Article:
Census - stand up and be counted
Johannesburg - Cricket icon Makhaya Ntini would stand at traffic lights and visit schools to promote Census 2011 as its official ambassador, he said on Sunday.
"This is the year of the census... I will hand out T-shirts and visit schools so that it is easier for the [enumerators] to approach parents to be counted," he said.
Ntini was speaking at a media briefing in Johannesburg to launch the awareness campaign for Census 2011.
Ntini said he "knows the reality of rural areas in South Africa and how people living there do not have much involvement in what is going on in the country".
"We need to know how many people there are in the country so we can improve things like schools and their facilities."
Everyone must be counted
Project director for the census, Calvin Molongoana, said 6 000 field work co-ordinators would begin the pre-enumeration work on April 1.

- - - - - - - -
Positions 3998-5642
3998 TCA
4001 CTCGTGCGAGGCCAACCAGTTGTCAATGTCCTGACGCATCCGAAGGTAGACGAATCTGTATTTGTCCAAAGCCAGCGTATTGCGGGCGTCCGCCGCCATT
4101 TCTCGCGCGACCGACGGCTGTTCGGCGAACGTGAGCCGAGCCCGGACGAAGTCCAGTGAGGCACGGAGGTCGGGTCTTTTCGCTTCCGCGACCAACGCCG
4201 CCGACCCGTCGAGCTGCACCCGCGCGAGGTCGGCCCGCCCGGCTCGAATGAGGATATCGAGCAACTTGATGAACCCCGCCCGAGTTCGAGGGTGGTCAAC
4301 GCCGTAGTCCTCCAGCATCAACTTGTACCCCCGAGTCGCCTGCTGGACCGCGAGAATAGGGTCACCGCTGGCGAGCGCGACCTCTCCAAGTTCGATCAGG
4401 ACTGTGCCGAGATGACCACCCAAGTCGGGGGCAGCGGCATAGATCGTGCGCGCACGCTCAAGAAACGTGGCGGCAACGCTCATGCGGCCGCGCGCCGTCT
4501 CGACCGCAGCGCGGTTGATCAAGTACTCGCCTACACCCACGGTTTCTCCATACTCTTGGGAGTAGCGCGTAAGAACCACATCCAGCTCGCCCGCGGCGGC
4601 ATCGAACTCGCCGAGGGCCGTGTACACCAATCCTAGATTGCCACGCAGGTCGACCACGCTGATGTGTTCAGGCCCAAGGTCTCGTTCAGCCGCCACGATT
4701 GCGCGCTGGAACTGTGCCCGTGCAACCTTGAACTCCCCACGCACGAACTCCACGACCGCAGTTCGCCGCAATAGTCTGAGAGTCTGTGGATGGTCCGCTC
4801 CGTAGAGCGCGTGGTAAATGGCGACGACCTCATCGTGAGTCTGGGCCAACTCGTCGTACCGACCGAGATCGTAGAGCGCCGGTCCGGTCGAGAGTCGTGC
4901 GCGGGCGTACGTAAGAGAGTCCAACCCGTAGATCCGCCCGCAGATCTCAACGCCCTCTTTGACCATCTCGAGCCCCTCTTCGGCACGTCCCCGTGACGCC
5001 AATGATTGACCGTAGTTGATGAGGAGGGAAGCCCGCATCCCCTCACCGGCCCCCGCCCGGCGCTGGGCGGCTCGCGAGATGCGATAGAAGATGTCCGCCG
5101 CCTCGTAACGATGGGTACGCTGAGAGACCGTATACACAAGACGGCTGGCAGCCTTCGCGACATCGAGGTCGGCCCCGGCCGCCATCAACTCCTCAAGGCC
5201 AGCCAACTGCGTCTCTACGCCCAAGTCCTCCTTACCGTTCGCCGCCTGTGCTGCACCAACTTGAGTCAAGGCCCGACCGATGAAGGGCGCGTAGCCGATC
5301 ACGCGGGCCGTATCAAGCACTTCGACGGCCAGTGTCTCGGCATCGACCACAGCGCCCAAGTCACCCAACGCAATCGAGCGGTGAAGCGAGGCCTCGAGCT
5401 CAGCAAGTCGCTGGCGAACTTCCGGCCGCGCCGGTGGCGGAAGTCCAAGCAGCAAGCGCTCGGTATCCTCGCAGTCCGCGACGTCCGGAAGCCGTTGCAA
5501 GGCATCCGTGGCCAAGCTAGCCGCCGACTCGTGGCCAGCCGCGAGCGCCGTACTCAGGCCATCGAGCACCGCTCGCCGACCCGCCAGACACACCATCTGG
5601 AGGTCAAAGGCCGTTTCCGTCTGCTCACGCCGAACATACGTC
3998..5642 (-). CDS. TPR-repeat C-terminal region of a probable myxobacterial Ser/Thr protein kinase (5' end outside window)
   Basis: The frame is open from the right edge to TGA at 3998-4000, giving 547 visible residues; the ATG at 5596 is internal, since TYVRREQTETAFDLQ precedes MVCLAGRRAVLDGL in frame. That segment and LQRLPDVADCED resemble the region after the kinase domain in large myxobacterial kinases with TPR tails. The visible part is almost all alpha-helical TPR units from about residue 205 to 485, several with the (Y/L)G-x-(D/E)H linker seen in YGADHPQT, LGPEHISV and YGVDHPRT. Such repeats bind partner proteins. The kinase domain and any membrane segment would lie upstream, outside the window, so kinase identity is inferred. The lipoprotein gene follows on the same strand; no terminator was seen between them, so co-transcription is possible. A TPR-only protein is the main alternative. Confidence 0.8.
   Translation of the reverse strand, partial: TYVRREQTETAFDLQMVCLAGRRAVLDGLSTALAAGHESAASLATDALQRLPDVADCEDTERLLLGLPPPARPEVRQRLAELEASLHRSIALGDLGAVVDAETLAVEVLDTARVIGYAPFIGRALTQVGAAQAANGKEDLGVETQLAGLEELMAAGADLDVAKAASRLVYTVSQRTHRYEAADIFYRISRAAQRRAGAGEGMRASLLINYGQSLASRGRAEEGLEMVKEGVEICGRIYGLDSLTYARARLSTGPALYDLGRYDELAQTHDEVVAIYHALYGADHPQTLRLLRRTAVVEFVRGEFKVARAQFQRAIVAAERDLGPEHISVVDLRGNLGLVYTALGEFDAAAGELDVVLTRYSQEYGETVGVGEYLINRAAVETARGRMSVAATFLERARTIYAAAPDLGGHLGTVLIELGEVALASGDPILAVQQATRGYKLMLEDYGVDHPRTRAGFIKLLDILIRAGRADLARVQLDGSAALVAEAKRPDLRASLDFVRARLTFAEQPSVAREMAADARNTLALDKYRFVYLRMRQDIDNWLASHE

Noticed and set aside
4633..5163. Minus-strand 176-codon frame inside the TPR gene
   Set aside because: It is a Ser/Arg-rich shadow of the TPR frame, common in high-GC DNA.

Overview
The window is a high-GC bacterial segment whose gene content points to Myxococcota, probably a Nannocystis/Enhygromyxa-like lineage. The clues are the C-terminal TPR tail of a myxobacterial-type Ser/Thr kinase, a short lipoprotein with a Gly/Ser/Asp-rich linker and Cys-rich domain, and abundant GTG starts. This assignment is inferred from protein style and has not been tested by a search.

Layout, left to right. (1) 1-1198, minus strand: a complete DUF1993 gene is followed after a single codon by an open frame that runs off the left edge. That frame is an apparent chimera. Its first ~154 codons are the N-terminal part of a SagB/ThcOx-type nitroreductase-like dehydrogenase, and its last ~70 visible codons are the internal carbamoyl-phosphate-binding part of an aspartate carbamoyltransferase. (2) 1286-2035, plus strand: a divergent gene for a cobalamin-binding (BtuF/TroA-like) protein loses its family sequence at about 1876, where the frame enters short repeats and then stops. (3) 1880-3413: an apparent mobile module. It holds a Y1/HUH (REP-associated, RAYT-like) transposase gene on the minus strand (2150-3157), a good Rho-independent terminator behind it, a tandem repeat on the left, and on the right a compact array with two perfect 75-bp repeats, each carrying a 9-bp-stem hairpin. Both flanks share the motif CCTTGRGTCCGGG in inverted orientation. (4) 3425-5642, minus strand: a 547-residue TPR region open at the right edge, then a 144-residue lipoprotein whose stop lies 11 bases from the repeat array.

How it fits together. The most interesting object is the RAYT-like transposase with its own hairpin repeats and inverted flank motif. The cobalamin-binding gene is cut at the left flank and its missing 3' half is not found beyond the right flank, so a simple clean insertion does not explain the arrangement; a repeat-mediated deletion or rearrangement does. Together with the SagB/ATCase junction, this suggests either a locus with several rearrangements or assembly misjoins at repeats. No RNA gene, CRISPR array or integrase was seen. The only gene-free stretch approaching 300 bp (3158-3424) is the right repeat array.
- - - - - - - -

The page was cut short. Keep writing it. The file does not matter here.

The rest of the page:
Following that, 120 000 enumerators would start their door-to-door count.
"The door-to-door work will begin on October 9 and end on October 31.
"Then 30 000 supervisors will begin the 'mop up' work, checking that all the questionnaires are in".
Pali Lehohla, head of Statistics South Africa, said the budget for the census was approximately R3.8bn.
He called for South Africans to "lock up their dogs in the back and unlock their doors" so that everyone could be counted.
He said this year's census aimed to drop the under-counting of citizens from 17% in the 2001 census to two percent.
Deputy director-general of population and social statistics for Statistics South Africa, Kefiloe Masiteng, said the census was necessary to judge "how the allocation of resources should be done in the country".
"For example we need to be able to see if a school needs to be built, what the living conditions of the people are, what the fertility and mortality rates are, what the migrations statistics are," Masiteng said.